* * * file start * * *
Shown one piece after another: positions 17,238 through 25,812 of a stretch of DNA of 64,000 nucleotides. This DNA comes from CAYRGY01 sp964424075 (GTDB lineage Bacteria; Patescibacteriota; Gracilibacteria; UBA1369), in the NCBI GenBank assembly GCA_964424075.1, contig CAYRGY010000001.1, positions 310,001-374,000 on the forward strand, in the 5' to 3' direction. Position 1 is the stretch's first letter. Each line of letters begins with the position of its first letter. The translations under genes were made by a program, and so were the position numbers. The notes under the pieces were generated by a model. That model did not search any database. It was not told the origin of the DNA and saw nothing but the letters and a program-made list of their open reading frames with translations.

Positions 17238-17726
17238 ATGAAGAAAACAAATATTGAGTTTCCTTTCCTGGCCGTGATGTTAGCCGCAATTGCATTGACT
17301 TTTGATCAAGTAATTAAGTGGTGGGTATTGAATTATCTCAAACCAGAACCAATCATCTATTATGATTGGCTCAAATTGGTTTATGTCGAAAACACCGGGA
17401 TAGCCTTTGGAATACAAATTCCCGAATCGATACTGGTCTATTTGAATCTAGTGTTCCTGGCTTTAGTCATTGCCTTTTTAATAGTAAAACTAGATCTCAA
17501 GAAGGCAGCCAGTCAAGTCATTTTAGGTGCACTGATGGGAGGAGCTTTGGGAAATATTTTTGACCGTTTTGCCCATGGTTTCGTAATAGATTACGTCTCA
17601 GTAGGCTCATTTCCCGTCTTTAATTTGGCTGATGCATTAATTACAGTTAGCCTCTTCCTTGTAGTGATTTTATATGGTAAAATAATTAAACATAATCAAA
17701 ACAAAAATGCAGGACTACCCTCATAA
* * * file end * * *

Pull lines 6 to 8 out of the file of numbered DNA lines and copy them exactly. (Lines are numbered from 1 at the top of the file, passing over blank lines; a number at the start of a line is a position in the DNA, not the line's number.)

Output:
17501 GAAGGCAGCCAGTCAAGTCATTTTAGGTGCACTGATGGGAGGAGCTTTGGGAAATATTTTTGACCGTTTTGCCCATGGTTTCGTAATAGATTACGTCTCA
17601 GTAGGCTCATTTCCCGTCTTTAATTTGGCTGATGCATTAATTACAGTTAGCCTCTTCCTTGTAGTGATTTTATATGGTAAAATAATTAAACATAATCAAA
17701 ACAAAAATGCAGGACTACCCTCATAA